Other ebook readers have come and gone, but so far none has threatened the dominance of the printed book.
In the days preceding Apple’s iPad unveiling, the world was abuzz with speculation.
Now that the speculation is over, the world still seems to be talking about it. Depending on who you listen to, the iPad is either nothing more than an oversized iPhone or something that entirely changes the game when it comes to portable computing.
One of the aspects I am most intrigued about is how the iPad might affect the book and publishing industry.
I have long been a physical book lover. As I type this, bookshelves stuffed to capacity occupy three of the four walls around me, and there are more shelves in the other rooms of my home. I like this physical product, basically unchanged since its invention over 500 years ago.
And then came the ebook.
A couple of years ago, Sony released their PRS-505 portable reader system with an electronic ink display (as opposed to the typical backlit computer screens we’re all used to). I was delighted with the concept of being able to carry hundreds of books around with me in an easy to use portable device. I’m one of those book lovers who wants it both ways – to own the physical product and have it portable enough to read it anywhere.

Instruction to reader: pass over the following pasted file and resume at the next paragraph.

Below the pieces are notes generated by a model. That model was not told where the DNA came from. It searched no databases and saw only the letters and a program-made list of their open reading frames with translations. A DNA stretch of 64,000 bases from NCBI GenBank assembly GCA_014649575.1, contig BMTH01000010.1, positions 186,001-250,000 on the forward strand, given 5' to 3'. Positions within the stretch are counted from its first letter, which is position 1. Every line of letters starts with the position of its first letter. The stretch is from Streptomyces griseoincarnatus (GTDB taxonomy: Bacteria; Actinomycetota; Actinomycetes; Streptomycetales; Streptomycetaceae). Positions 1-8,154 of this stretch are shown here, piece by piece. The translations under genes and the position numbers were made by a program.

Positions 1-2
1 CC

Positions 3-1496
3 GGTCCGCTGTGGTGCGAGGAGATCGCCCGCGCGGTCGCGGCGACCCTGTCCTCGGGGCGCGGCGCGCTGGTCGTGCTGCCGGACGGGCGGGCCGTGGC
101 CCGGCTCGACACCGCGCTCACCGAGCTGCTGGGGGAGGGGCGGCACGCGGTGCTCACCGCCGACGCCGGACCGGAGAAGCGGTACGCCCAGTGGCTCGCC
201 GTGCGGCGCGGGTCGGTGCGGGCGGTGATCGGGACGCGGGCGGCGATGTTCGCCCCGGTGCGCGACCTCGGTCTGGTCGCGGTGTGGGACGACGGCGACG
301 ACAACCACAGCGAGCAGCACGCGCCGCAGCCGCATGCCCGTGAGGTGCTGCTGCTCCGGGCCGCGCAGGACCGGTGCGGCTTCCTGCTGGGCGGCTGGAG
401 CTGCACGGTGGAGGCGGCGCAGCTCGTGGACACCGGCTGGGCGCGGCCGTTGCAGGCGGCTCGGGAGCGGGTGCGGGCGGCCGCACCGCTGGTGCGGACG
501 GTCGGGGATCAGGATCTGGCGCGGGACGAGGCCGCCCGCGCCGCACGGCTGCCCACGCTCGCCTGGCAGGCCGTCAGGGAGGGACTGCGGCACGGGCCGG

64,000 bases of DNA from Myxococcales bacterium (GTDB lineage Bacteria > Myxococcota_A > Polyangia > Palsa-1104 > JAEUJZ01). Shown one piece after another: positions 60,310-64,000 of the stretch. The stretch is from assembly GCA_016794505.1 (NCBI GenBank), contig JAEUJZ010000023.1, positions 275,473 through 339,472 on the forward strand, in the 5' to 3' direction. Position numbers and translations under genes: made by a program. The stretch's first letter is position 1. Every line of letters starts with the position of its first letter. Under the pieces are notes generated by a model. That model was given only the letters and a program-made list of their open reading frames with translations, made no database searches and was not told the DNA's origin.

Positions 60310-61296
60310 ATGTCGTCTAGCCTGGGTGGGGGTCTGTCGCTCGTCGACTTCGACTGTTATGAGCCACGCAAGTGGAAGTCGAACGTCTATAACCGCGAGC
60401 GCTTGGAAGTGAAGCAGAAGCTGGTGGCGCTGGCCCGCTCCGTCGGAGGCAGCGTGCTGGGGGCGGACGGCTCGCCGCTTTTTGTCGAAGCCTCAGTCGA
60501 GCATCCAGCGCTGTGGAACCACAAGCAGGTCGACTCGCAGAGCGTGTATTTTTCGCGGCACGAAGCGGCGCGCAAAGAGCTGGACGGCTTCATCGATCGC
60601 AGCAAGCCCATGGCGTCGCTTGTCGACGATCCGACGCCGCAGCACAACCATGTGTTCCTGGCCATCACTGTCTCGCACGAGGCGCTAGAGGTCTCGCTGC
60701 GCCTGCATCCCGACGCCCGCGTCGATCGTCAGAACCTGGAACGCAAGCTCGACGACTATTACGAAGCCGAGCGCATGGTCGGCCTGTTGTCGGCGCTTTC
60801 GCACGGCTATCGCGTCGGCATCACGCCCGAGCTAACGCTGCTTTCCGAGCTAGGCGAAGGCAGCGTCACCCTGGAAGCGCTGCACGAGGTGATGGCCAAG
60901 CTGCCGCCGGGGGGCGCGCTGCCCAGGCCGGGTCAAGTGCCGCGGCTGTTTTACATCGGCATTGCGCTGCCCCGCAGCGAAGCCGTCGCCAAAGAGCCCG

I read a few books on my Sony reader and enjoyed the experience. The e-ink display was as easy on the eyes as reading words off a printed page. The ability to flip pages with a single click of the thumb was simple and intuitive. Fully absorbed in the content, I forgot I was reading on a device.
There were problems though. The first stumbling block was with the limited selection of titles available. The second was that, to get a book, I needed to first download it to my computer, then transfer it to my reader. The third was the battery – the reader’s battery life was good while using it, but if it sat unused for any period of time, it would die. It has now been over nine months since I’ve read more than a few pages on my Sony PRS-505.
When Amazon’s Kindle came out, it was revolutionary in that you could download a book instantly, anywhere you could get a cell phone signal. Except the Kindle wasn’t initially available in Canada.
Almost a year ago, Indigo, Canada’s largest bookseller, launched Shortcovers, which recently changed its name to Kobo. Their premise was focused on content rather than a device – Kobo allows you to read the digital book on whatever platform you choose, be it online on their website, or using an app on your computer or smart phone. More books became available digitally and you didn’t need to invest hundreds of dollars in a device to read them. Instead, you could use the device you likely already carried around with you in your pocket or purse.
A few months ago, when I purchased an iPhone, I instantly fell in love with reading books on it. While the experience of reading on a portable e-ink reader like the Sony device was pleasant, I found reading on my iPhone to be just as nice – only, now, I pretty much always have at least one book on my hip, so I can easily pull it out and start reading almost anywhere I am. And if I finish it, I can instantly access and purchase another one on the go.